Vaccinations, physicals help prepare children, parents for the school year by Jennifer O’Boyle physician assistant Palos Medical Group Going back to school is an important time of the year. Kids need to get used to waking up early, and getting on schedules again. Parents need to get used to waking their kids up early and helping out with homework. It is also time to make sure school and sport physicals are done and vaccinations are up to date. Take the time to do this sooner than later. Parents should always keep a copy of their child’s physical form so the immunization record is available. And they shouldn’t be afraid to ask any questions about their child’s physical, mental or social well-being at the visit. All of these are important aspects of the child’s health and wellness, and a physical exam is a great opportunity to take care of any concerns. Vaccinations and physicals During these appointments is a good time to make sure your child is up to date on immunizations. The requirements have changed and vary between schools, and it’s important to know what your child needs. There is nothing worse than finding out at the last minute your child is missing something. It’s just an unnecessary stress for everyone! For most schools in our area, physical exams are required upon entering kindergarten, sixth grade and high school. The freshman exam also covers any high school sports your child plays within this year (This doesn’t count club sports). Kindergartners will receive their last set of childhood
booster vaccines at this visit. Sixth graders will receive their Tdap booster. High school students will receive their Tdap booster if they need it and possibly a Menactra vaccine, which prevents against bacterial meningitis. Also, vaccination records will be reviewed at these visits and children will be caught up on any other vaccines they may have missed. Other optional vaccines that could be given include Hepatitis A and Gardasil. One important change is the Tdap vaccine, or what people are referring to as the whooping cough shot. Up until a few years ago, kids entering high school would get their Td booster, or tetanus shot. This vaccine did not have the pertussis component like their childhood vaccination. Then there were numerous outbreaks of pertussis, more commonly known as whooping cough, found on some college campuses across the country. Whooping cough is essentially a bacterial infection that causes a fairly prolonged cough. Signs and symptoms vary between children and adults. For most people it is treated with antibiotics but it can last for 6 to 12 weeks. Insurance We always recommend checking with your insurance company to see if you are covered for immunizations given at a physician’s office. Many of our patients have good insurance but need to get their shots at their local township. This is important to know before coming to the visit so you do not get billed for a service your insurance will not cover. Well being During the physical exam, it’s a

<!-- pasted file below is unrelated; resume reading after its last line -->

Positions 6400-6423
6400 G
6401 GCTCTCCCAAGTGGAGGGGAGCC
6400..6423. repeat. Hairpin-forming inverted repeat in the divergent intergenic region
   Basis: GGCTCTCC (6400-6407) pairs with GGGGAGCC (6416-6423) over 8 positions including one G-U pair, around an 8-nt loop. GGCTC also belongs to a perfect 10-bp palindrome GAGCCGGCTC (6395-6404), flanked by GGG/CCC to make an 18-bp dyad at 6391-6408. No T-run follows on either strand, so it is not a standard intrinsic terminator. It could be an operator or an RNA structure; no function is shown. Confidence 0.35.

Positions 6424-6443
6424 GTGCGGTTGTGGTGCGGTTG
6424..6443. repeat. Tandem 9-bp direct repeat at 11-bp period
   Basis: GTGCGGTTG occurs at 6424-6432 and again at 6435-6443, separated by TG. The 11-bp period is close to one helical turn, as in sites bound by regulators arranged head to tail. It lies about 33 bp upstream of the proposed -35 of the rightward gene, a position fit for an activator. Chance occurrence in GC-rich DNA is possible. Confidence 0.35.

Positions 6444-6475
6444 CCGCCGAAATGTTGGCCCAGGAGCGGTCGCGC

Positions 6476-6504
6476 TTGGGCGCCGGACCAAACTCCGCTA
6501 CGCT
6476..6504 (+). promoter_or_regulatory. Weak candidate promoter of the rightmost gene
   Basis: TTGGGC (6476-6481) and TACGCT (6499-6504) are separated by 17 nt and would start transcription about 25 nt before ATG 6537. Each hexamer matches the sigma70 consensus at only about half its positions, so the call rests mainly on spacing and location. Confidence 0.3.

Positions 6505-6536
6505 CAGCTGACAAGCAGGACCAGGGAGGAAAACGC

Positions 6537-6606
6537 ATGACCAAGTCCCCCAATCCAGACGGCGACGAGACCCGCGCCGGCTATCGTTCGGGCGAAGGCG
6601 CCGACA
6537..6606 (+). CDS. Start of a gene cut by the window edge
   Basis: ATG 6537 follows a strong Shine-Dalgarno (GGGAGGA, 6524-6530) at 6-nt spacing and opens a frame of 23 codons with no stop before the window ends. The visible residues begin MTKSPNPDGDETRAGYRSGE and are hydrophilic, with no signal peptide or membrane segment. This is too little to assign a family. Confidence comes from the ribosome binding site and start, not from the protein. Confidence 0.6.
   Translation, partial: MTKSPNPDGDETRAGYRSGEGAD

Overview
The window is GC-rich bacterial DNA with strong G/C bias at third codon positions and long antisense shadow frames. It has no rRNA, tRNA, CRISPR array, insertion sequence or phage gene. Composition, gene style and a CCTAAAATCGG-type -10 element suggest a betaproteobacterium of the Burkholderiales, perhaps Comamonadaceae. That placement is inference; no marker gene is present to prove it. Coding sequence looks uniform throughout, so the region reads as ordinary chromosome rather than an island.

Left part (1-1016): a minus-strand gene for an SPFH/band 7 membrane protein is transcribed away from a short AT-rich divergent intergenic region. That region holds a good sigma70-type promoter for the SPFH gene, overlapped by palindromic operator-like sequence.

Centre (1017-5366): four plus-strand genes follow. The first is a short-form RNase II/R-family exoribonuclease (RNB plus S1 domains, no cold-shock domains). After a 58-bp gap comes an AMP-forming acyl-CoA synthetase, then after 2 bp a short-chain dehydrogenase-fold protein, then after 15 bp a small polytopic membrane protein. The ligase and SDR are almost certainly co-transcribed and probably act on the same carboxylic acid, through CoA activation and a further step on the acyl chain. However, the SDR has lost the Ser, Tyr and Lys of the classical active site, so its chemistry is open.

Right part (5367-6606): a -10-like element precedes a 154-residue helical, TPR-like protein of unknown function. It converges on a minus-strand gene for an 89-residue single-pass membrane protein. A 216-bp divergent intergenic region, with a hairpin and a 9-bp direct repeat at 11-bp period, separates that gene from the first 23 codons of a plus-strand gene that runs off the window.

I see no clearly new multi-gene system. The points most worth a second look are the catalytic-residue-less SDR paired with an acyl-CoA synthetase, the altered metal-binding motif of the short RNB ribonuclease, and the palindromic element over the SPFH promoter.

good time for parents and children to address any concerns they have. These issues may not have to do with their physical health. Kids today have a lot more to deal with on a daily basis — social media, peer pressure, bullying. It is important to let your child know they can talk to both you and your health care provider about these issues. Don’t be surprised if your doctor or physician assistant asks you to leave the room so he or she can have a more open discussion with the child. It allows patients to speak more freely without their parents in the room. This is the best and most effective way to get kids to answer our questions concerning a day in the life of an adolescent or teenager. During my 16 years in practice, I have learned this can be a valuable tool in helping the patient feel more comfortable in opening up about important topics, ultimately building a provider-patient relationship based on trust. Building a solid relationship allows the child to come to us when they need to, without feeling worried or self- conscious. I pride myself on the fact that I have taken care of patients since they were young.I know all about their lives, and they come to me for their health and wellness, and with any other issues they need taken care of. Jennifer’s office is in the Palos Primary Care Center South, 15300 West Ave., Suite 223, Orland Park. For more information or to schedule an appointment, contact Palos Medical Group at 460-5100 or visit Palos CommunityHospital.org/PMG.